Dazed and Confused has a lot in common with American Graffiti, but its characters are far less interesting. In fact, there are so many that are scattered all over the film that it is next to impossible for one to genuinely care about them – excluding, of course, the obnoxious ones (such as Ben Affleck's Fred O'Bannion), which one remembers and hopes somehow get a dose of their own medicine.
There are quite a few funny scenes with some great lines, but the script is weak. The reality the colorful characters belong to never feels real, or surreal enough to have one mesmerized (see Gregg Araki's Nowhere if you really want to end up somewhere you have not been before). Unsurprisingly, the film looks and feels like a very long episode from a retro reality show which has its moments but lacks substance. Not bad, but not good and definitely not great.
Despite the weak script, the cast is uniformly good. There is a sea of future stars here - Matthew McConaughey, Adam Goldberg, Milla Jovovich, Joey Lauren Adams, Parker Posey, (even Renée Zellweger has a tiny role) – who look incredibly relaxed in front of the camera. Unfortunately, many of them are underused or simply neglected.
Lee Daniel's lensing is simple and effective, but like the cast he isn't given any serious opportunities to impress. (If you have not already done so, see Before Sunrise and Before Sunset, both films directed by Linklater, to get an idea how good Daniel is).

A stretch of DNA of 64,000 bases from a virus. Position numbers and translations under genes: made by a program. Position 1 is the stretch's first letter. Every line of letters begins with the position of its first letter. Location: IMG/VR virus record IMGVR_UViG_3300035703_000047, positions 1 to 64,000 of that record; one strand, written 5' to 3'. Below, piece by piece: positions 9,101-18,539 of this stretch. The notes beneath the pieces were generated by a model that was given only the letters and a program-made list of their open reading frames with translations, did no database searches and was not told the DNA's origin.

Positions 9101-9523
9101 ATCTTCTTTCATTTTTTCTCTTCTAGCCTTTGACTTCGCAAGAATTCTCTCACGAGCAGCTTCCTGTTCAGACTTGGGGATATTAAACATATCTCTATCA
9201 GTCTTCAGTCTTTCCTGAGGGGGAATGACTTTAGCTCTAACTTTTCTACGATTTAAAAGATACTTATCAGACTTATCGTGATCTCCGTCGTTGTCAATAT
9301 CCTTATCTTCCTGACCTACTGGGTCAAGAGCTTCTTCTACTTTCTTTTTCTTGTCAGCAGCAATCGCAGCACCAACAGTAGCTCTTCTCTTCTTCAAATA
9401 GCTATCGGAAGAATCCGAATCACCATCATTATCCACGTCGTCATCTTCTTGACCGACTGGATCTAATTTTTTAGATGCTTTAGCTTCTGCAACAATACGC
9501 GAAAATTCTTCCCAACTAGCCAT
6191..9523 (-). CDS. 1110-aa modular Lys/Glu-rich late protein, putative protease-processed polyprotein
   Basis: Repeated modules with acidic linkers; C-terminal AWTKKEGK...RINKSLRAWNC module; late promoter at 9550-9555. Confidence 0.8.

Dazed and Confused is complimented by an outstanding soundtrack featuring tracks by such rock legends as Nazareth (Love Hurts), Alice Cooper (School's Out), Lynyrd Skynyrd (Tuesday's Gone), Deep Purple (Highway Star), Black Sabbath (Paranoid), and Sweet (Fox on the Run), amongst others.
Note: In 1993, Dazed and Confused was nominated for Golden Leopard Award (Richard Linklater) at the Locarno International Film Festival.
Dazed and Confused Blu-ray, Video Quality
Presented in its original aspect ratio of 1.85:1, encoded with MPEG-4 AVC and granted a 1080p transfer, Richard Linklater's Dazed and Confused arrives on Blu-ray courtesy of Criterion.
This high-definition transfer of the director's cut of Dazed and Confused, which has been supervised by director Richard Linklater and cinematographer Lee Daniel, definitely looks stronger than the one Universal Studios used for their Blu-ray release of the film (reviewed here). I have tried to match a few screencaptures so that you could get a general idea what the key differences between the two high-definition transfers are.